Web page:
Marker   Murchison

 

Sid W. Richardson (Marker ID#18530)

  • Year Marker Erected:  2017 
  • Marker Size:  27” x 42” with post

Marker Text:  Born in Athens on April 25, 1891, Sid Williams Richardson became known as the "Billionaire Bachelor." When he was 16, Sid traveled to Louisiana, to purchase cattle with money he saved. A natural trader and negotiator, Richardson sold the calves once he returned to Athens and tripled his money, making $3,500. Following high school, Sid briefly attended Baylor University in Waco and Simmons (now Hardin-Simmons) University in Abilene. In 1909, Sid's brother-in-law helped him get a job with an oil well supply company in Wichita Falls where he worked as a salesman, oil scout, lease purchaser and, by 1917, an independent oil producer. In 1919, Richardson partnered with his long time friend Clint Murchison to buy land and lease or sell the lands to oil companies seeking new areas to drill. Sid's finances fluctuated as he lost and gained wealth but he persisted.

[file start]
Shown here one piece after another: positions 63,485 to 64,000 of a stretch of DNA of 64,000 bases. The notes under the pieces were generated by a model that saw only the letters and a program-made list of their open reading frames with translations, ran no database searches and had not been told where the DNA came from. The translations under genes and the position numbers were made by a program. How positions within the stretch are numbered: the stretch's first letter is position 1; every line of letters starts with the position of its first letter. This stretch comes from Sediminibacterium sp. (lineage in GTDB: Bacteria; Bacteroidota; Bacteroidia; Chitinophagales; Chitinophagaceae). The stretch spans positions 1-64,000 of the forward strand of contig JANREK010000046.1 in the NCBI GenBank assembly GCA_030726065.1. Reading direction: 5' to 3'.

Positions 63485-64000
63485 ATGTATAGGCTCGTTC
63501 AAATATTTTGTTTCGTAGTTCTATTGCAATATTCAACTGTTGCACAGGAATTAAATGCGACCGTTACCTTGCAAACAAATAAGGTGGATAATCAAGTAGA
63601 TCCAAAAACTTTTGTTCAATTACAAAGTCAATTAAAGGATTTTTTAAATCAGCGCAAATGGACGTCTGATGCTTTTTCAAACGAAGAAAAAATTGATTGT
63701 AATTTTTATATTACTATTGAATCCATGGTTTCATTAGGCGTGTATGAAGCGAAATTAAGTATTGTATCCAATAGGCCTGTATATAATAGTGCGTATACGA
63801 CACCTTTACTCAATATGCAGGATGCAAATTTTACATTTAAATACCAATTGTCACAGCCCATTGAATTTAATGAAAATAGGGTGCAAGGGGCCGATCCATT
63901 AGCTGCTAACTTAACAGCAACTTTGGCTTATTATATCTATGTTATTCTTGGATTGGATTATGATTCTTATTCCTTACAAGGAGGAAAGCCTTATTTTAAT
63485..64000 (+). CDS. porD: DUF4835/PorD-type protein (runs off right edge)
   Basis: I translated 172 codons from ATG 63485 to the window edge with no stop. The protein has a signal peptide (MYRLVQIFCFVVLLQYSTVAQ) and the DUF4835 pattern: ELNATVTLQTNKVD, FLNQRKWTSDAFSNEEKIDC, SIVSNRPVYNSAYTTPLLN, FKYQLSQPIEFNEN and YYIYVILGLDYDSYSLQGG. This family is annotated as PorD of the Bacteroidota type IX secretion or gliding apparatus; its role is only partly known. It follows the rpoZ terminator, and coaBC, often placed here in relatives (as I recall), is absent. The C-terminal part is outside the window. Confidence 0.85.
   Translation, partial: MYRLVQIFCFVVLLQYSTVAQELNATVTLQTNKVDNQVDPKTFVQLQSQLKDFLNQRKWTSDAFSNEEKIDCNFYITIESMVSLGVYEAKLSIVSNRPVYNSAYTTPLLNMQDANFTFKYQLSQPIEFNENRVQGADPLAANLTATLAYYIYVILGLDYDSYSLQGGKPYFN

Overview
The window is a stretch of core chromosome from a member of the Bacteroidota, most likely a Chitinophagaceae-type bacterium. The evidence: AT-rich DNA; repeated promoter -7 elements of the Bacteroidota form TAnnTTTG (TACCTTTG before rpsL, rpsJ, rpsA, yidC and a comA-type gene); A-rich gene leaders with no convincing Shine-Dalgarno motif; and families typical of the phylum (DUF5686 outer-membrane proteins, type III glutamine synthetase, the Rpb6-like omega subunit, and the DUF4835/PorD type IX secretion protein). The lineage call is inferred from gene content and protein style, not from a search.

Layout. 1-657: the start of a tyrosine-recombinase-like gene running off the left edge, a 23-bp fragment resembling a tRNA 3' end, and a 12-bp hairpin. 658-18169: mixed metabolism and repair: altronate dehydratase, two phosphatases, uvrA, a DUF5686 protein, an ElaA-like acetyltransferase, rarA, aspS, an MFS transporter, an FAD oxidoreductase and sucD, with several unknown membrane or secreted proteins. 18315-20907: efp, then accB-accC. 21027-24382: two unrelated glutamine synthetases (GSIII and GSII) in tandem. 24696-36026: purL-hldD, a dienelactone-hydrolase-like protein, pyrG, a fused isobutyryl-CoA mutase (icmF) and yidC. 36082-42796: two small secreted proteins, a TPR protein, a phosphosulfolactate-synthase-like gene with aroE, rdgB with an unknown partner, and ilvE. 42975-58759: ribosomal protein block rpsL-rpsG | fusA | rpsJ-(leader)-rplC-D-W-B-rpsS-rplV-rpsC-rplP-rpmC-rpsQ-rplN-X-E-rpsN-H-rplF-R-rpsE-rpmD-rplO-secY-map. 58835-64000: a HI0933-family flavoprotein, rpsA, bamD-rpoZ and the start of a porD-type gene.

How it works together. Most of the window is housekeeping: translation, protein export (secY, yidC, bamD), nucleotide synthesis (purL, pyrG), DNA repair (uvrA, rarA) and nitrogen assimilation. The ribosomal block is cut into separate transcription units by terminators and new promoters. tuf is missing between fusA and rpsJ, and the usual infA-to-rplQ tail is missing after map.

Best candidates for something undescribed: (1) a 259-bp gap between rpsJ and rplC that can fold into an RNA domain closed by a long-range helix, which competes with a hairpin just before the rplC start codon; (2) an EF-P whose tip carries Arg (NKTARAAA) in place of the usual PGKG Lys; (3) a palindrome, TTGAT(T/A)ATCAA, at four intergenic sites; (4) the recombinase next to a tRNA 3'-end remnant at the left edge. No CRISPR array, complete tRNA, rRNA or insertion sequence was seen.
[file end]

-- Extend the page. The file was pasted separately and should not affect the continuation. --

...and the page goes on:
In 1929, he discovered the Keystone Field in Winkler County drilling 80 straight wells without a dry hole in what would become one of the largest oil fields in Texas and making Richardson one of the most successful independent oil men in the country. In 1936, Sid purchased San Jose Island, five miles off the Gulf Coast from Rockport, Texas, where he built the only home he ever owned. He hosted Pres. Franklin Roosevelt there in May 1937 during his visit to Texas. Pres. Roosevelt later sought Richardson's council on the nation's petroleum reserves during WWII. Sid was a close friend of Gen. Dwight Eisenhower following the war, entertaining him and Lyndon Johnson at San Jose Island. The island was used as a location to raise Texas longhorn cattle to ensure their preservation. Sid was named to The National Petroleum Council, owned a chain of drug stores, a hotel and a television station, and assisted local charities. Sid died on September 30, 1959, and is buried in Athens.

Marker   Sid Richardson